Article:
Today is the 185th anniversary of Alfred Russel Wallace. He’s best known, of course, as the young(ish) scientist who, while recovering from malaria somewhere in Indonesia, independently came up with the same ideas about evolution that Darwin had been working on for three decades, wrote them up, mailed them to Darwin, and catalyzed the old boy into finally getting the damn book written. In fact, that part of his career is so well known that it’s hard to find any mention of Wallace that doesn’t also bring up Darwin. Despite his enormous talents as a naturalist, he’s almost always cast as Darwin’s sidekick. Today is his birthday, though, so it doesn’t really seem nice to leave him in the Boy Wonder role. Instead, let’s take a look at an outstanding paper that he published in 1855.
First, though, let’s set the scene properly. By 1855, Darwin had spent nearly two decades actively investigating the evolution of species. For various reasons, he had not yet published his hypothesis, but he had confided it to a friend and colleague of his - botanist Joseph Hooker - in 1844. The question of how species were formed had been the topic of intense debate for years, and a number of scientists were approaching the topic from different angles. And Alfred Russel Wallace had been in the Malay Archipelago for about a year.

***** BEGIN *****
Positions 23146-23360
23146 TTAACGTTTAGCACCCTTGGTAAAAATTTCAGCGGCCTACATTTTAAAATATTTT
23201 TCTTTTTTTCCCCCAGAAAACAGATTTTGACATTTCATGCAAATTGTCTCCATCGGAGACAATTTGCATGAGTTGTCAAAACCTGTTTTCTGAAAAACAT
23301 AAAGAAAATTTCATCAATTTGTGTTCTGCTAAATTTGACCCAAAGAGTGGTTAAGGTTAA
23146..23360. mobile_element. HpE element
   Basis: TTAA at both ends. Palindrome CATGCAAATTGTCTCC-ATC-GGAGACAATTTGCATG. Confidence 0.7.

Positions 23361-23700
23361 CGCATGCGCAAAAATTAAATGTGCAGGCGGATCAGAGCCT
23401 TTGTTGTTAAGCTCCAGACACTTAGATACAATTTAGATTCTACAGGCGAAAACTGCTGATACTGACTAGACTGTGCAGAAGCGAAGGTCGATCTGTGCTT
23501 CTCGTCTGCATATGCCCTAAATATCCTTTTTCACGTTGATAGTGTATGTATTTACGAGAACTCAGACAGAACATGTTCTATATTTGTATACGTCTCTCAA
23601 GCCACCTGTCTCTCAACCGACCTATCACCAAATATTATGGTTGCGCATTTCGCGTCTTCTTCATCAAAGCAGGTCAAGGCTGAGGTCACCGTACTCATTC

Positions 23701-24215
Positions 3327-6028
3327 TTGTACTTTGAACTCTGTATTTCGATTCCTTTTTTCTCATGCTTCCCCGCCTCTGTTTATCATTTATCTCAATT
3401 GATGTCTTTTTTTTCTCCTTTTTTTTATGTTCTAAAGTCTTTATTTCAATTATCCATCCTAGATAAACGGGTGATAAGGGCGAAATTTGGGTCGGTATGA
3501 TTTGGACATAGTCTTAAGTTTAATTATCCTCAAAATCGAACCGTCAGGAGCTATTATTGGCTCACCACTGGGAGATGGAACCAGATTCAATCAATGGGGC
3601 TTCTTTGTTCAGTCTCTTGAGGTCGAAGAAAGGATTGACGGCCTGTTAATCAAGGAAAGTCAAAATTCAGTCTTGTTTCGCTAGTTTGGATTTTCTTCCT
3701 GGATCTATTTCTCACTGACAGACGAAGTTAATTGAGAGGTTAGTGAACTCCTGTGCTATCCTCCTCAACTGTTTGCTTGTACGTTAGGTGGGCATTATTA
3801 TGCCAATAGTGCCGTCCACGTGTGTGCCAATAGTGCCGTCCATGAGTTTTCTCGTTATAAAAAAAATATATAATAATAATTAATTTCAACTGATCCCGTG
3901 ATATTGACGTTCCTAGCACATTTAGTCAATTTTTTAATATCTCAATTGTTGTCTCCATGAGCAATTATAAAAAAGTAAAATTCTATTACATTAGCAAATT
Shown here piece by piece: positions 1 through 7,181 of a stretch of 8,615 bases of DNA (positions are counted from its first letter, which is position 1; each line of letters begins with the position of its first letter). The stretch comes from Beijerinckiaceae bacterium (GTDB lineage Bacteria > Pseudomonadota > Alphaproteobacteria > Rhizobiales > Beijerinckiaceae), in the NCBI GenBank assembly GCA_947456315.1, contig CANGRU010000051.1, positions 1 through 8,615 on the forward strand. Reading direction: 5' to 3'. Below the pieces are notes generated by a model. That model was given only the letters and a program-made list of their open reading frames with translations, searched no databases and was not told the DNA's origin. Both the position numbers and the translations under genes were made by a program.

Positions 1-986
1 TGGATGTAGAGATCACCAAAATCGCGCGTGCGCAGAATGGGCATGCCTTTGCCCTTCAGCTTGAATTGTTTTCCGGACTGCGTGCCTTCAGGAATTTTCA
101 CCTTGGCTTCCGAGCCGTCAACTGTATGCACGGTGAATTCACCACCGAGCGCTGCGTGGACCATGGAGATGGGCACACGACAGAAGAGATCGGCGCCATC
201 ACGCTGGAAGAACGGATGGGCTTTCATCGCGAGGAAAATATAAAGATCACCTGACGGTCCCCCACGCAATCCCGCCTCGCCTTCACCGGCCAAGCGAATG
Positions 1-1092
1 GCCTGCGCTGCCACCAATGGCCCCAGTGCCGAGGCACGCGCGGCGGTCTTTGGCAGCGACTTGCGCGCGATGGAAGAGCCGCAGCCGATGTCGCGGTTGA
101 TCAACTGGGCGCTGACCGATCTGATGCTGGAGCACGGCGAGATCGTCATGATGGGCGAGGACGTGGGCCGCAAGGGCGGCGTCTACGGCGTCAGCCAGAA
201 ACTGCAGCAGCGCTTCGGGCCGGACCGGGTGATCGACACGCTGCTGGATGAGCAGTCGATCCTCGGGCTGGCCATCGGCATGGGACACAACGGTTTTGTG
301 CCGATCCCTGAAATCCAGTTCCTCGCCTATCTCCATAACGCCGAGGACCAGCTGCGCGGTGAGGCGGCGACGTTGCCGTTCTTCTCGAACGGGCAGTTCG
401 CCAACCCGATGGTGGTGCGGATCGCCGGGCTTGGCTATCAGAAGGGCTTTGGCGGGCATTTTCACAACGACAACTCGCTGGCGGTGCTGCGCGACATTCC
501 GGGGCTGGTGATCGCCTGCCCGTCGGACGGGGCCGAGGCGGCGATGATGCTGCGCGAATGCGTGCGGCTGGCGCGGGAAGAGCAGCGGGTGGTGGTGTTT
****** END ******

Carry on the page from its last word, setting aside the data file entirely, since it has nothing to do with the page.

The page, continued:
Although Wallace had spent some time around the fringes of the highly social and very upper class world of British naturalists by then, he was hardly an intimate member of their group. His modest background deprived him of the luxury of being able to pursue science as a hobby - unlike Lyell or Darwin, he had to work for a living. This turned out to be quite an advantage for him in some ways, though. He supported himself as a naturalist by collecting samples for wealthy people who kept natural history collections as a hobby. This meant that where some of his scientific peers might collect one or two samples of a species, Wallace collected - and examined - many more than that. It also meant that he had an enormous incentive to know what species lived where - it was his livelihood. Over the years that he’d spent time in the Amazon and the shorter time he’d spent in Indonesia, Wallace had looked at and thought about an enormous number of species of plants and animals, and had felt secure enough in his knowledge to not only report some of the facts that he had learned, but to also draw some more general conclusions from those facts.